So where does Matthew get the idea that this verse points to a virgin birth? The answer lies in the third century BC Greek translation of the Old Testament known as the Septuagint (LXX). In some cases the translators of the LXX not only translated the Hebrew text into Greek, they interpreted it, and their translation reflects their interpretation. This is one of those instances. The LXX translates ha’almah with the Greek word parthenos, which does mean “virgin.” This is the version of Isiah 7:14 that Matthew quotes. Matthew did not invent this interpretation, nor did he misread Isaiah. He drew on a Jewish interpretation that already existed in the third century BC, which saw the woman as a virgin, not just a young, first-time mother. Moreover, the LXX changes the verb tense from perfect (usually past-time action) to future. The virgin will conceive. This reading opens the text up a bit more to an eschatological interpretation. But it still does not get us all the way to reading this passage as a messianic prophecy. But for now we will move on to a second Isaiah text often interpreted as referring to Jesus.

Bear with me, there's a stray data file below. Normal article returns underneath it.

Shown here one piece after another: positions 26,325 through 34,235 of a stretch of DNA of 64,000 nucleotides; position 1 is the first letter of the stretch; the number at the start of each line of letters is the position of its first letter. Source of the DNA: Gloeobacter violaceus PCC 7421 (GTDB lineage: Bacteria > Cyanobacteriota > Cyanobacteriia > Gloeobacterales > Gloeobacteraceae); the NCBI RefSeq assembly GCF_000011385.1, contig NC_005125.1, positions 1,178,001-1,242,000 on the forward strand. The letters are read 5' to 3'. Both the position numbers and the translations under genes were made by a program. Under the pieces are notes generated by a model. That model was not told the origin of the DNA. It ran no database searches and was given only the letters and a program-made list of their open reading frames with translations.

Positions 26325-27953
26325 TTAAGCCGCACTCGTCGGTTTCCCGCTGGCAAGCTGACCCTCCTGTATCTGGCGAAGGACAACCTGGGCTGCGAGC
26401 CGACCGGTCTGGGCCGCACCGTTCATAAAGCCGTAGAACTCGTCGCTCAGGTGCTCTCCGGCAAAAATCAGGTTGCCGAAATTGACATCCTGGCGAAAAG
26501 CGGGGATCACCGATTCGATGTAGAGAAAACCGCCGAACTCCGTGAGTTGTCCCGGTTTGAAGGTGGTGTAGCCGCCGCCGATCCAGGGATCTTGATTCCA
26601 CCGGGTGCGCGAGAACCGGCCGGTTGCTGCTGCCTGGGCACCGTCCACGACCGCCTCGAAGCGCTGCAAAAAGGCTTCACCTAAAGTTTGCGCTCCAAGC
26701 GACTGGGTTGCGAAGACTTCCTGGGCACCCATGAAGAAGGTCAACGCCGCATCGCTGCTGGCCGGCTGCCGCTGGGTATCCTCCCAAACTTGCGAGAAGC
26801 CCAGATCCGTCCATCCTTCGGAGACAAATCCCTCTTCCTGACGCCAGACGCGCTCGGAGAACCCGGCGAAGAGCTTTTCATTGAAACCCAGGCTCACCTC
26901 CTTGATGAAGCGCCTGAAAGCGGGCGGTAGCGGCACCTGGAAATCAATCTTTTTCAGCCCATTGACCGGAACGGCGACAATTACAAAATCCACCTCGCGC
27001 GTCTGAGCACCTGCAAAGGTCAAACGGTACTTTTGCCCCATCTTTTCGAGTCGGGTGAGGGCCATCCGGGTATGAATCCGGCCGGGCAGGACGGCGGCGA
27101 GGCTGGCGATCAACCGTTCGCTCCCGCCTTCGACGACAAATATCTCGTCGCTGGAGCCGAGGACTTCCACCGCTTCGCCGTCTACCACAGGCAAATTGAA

Four chapters later, Isaiah speaks of a “shoot” that will grow up from the “stump” of Jesse.
A shoot will come forth from the stump of Jesse, and a branch will sprout from his roots. The spirit of the LORD will rest on him, the spirit of wisdom and understanding, the spirit of counsel and might, the spirit of knowledge and fear of the LORD.Isaiah 11:1-2